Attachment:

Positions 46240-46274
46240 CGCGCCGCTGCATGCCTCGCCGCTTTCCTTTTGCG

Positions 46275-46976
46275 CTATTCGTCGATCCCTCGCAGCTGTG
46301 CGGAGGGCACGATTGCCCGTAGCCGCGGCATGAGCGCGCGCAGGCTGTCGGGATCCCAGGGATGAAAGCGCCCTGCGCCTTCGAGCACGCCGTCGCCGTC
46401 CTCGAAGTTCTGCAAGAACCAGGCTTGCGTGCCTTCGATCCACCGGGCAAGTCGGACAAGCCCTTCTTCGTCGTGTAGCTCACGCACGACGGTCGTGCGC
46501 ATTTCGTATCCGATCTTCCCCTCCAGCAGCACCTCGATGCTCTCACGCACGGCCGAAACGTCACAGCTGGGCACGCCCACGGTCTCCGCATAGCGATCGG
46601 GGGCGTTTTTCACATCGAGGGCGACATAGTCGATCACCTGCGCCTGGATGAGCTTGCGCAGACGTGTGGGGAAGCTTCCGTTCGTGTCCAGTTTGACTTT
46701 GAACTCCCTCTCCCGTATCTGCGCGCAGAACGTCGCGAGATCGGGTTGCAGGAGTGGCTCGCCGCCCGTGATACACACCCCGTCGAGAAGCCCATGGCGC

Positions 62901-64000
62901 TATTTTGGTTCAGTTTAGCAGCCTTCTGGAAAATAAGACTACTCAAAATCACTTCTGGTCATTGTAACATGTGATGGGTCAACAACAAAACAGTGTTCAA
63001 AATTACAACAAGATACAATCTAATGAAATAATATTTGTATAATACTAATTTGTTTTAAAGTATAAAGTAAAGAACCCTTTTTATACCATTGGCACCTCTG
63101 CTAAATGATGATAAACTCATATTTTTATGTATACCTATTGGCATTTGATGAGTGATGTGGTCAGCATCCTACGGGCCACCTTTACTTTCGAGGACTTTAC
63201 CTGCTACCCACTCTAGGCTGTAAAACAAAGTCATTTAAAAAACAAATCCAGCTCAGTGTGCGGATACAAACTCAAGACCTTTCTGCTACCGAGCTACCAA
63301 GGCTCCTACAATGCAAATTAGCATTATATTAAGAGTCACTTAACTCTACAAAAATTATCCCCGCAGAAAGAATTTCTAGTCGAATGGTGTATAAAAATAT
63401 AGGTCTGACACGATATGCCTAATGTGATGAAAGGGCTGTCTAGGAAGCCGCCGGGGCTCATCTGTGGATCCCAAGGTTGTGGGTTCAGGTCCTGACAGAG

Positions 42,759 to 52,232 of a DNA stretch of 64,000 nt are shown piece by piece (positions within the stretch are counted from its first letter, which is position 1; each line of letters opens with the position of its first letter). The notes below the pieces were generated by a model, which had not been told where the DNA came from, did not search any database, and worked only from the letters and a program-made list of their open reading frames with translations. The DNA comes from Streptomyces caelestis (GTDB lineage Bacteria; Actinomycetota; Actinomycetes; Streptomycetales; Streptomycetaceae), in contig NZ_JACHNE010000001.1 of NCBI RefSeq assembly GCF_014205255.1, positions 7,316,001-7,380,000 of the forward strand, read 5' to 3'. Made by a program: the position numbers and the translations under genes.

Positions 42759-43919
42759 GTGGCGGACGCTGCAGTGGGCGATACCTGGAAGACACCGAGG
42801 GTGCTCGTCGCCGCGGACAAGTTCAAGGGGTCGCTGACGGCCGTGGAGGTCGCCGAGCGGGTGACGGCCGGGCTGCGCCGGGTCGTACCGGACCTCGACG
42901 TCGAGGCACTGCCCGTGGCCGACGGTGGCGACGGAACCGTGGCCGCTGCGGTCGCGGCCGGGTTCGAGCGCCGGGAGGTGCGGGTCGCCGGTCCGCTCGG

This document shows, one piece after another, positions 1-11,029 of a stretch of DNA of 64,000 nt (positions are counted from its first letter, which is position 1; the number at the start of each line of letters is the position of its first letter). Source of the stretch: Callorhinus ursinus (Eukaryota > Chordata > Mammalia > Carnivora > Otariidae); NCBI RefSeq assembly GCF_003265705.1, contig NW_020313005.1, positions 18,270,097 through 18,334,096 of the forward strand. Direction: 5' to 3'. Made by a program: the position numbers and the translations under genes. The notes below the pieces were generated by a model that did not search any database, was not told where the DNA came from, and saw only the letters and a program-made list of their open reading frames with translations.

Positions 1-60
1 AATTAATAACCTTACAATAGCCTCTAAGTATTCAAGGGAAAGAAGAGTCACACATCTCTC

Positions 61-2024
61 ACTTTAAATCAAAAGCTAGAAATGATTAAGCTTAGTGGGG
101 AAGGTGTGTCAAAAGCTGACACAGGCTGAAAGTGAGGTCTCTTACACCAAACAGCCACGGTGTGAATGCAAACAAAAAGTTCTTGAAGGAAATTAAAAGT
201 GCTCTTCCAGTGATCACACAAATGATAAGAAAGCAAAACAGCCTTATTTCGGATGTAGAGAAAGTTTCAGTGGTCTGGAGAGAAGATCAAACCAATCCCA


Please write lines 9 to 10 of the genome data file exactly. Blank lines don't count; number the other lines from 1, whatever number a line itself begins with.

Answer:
46701 GAACTCCCTCTCCCGTATCTGCGCGCAGAACGTCGCGAGATCGGGTTGCAGGAGTGGCTCGCCGCCCGTGATACACACCCCGTCGAGAAGCCCATGGCGC

Positions 62901-64000